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Julia's and Sophia's self development as EVS volunteers

Sophia and Julia having fun in Reykjavík's winter
Sophia and Julia having fun in Reykjavík's winter
Sophia (Austria) and Julia (Germany) were two 19 year-old EVS volunteering at Waldorf kindergartens, that experienced a year abroad full of personal experiences and development in Iceland. They share their journey with you.
  • Sophia: before I graduated from high school, in autumn, a classmate made us go to a youth meeting where we heard about EVS. From all my friends I was the only one that actually looked at all the information about EVS. I was interested in a project with children and the first one that popped up was the Waldorf Kindergarten in Iceland and at that time I was really obsessed about the country so I applied.
  • Julia: I also finished with school but for me it was clear for a long time that I didn’t want to go into university straight away, and I wanted to do something else in between. I was looking on the internet and information that we had at school and EVS appeared, but I was looking for a project involving art and music and Iceland was the only project I applied more for the country that for the project itself because I never imagined myself working with kids.
  • Sophia: it’s an island in the middle of nowhere with fairies and elves, because people here believe in fairies and elves!! Also, my sister and me had this plan that we would hitchhike around the country because we were told that people here were very nice and open-minded and finally the music, the great music that I knew from Iceland. I think…I think I had a very romantic vision of Iceland.
  • Julia: I always wanted to travel here. My godmother was a lot into Iceland and she also told me that she wanted to travel here. I also feel I had a very romantic view; the landscape here is so full of contradictions. I really wanted to come to Reykjavík because of the music scene.
  • Sophia: I think our volunteering experience is kind of in the background of the whole experience because it is more a self-development year.
  • Julia: I see it as a scholarship that I was given, an individual scholarship. It was something I wanted to do and it was really important for my personal experience and development. And something that I want to stress here is that we are funded by the European Union that makes this programs possible so young people travel around. I would like to encourage other people to think about it because I heard a lot of anti-European comments; even from some EVS volunteers and they don’t realize that it’s not very common to be in peace with so many countries and that 60 or 70 years ago, the countries were in war. I think volunteers should also learn more about Europe.
  • Sophia: for me it was also the first time I was properly working, with a team and it taught me to say when things were going wrong. At the beginning I didn’t dare to say it but I grew more confident and said when things were going in a different direction. I realized that I could freely talk and I was being listened. I also think I became less shy. I learned that from now on, I can be wherever and I’ll be fine.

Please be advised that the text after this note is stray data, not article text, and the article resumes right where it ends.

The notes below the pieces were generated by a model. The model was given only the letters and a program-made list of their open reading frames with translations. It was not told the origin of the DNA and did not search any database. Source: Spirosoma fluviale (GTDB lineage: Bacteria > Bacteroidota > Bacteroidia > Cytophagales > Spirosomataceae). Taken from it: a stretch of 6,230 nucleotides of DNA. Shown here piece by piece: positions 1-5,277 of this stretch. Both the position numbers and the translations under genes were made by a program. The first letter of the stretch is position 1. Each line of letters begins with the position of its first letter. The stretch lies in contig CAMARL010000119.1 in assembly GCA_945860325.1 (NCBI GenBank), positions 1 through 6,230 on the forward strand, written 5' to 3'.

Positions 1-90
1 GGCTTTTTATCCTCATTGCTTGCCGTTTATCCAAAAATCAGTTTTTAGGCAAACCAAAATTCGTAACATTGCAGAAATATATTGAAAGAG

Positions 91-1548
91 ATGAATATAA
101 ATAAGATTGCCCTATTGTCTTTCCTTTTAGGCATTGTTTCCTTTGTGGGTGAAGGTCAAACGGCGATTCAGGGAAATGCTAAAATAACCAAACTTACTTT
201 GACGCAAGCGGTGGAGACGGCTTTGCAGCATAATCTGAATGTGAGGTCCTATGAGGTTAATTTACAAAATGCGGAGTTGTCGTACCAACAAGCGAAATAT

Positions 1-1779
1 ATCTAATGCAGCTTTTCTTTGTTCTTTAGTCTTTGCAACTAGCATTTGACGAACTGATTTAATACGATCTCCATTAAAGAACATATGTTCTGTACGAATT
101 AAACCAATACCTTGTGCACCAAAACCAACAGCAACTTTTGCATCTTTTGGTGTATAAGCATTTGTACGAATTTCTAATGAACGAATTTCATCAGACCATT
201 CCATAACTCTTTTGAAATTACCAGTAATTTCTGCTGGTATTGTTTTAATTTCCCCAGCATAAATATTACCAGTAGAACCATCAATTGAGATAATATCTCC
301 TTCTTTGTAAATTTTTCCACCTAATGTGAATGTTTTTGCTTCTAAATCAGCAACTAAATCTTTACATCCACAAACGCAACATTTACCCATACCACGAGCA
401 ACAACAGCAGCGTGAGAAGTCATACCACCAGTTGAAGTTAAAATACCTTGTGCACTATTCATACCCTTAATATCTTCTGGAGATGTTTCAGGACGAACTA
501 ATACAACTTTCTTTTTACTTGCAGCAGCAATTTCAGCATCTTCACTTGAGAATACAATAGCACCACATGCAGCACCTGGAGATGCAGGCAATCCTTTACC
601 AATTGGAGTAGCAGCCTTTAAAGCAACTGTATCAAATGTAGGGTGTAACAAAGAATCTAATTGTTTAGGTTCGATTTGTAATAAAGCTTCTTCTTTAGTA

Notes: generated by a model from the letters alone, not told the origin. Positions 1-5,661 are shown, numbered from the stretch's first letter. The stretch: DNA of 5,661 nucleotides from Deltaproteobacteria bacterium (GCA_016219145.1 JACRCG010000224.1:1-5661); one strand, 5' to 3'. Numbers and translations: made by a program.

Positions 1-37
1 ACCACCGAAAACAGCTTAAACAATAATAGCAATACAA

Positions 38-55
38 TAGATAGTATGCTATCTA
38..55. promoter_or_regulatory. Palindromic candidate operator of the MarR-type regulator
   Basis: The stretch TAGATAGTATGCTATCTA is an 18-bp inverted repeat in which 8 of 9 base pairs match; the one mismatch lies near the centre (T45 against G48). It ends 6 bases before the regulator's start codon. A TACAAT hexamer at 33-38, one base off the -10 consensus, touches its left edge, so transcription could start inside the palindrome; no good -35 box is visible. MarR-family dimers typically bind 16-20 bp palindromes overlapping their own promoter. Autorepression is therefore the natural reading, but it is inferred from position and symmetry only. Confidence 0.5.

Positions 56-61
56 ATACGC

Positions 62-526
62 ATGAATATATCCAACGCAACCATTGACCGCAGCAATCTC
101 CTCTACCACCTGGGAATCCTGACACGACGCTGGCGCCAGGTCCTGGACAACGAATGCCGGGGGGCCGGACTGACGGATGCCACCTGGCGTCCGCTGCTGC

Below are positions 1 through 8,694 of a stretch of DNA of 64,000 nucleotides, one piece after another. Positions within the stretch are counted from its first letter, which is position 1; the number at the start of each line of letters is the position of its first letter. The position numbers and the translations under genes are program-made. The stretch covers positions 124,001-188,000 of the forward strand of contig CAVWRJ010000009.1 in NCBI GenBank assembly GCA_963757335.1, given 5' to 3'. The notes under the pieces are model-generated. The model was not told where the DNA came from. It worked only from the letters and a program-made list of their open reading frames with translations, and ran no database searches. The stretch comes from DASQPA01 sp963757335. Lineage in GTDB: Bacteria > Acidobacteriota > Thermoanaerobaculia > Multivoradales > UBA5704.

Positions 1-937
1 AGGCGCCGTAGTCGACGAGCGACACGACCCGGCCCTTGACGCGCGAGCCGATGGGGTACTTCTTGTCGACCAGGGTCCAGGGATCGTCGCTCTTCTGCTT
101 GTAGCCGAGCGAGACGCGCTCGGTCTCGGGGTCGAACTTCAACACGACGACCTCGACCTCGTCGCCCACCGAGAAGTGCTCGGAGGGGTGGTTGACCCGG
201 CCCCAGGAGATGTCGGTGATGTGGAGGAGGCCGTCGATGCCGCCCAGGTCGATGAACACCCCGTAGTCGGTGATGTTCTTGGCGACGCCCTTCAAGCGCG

• Julia: the first thing is that we both lived alone for the first time and this clearly teaches you to do the laundry and live with other people and this kind of things. It was the first time I had a full time job. But for me it was a lot about learning about organize my life again: hobbies, friends, not having parents, taking care of you…it taught me to deal with my own emotions because in a year you can really go back to things and see an evolution in yourself. You know yourself better and you know how to handle yourself.
  • Sophia: A very big challenge for me was to try not to cry when the kids in the kindergarten were crying. I was not sleeping so many hours. I was doing yoga, and I went to drama classes, I was swimming once a week and I was doing chi quong. And I also followed a TV show, which I think it helps. Sometimes here is just grey for so many day in a row.
  • Julia: winter was for me a real problem. I didn’t think it was going to be so bad, I never wanted to take the vitamin D and people had to force me and I was basically sleeping 13 hours a day.  And now that I look back, I don’t have that many memories of those months. And at some point I realized that I had to do something so I moved out to another apartment.  The weather was also very challenging for me.
  • Sophia: I liked it before I came. We both learned Icelandic because of our project; we were working with the children and it comes to you naturally.
  • Julia: I didn’t know much about Icelandic before I came, besides the fact that it’s a very ancient language that hasn’t changed in the last 1000 years. I didn’t give too much importance to Icelandic but once I was here, it became so important to me. I even think that there should be more pressure of the volunteers to learn Icelandic because you get much more about the country and the culture if you speak it. It’s easier to connect with the people. They don’t expect people to speak Icelandic and I think this is really sad so that’s why they get very happy when you show that you speak the language.
  • Sophia: I will apply for acting school, which was my plan before I came to Iceland.
  • Julia: I applied for Law school before I came here even though I was never sure about it and now it’s 90% that I will do that. I want to work for an NGO with issues related to law, human rights, environmental rights… But I was also blogging and writing when I was in Iceland and I had a really good feedback about my writings, which made me think that I could also go into journalism. 

This article was written by Celia Haro Ruiz for Eurodesk Iceland


Foilsithe: Céa, 06/08/2014 - 17:25

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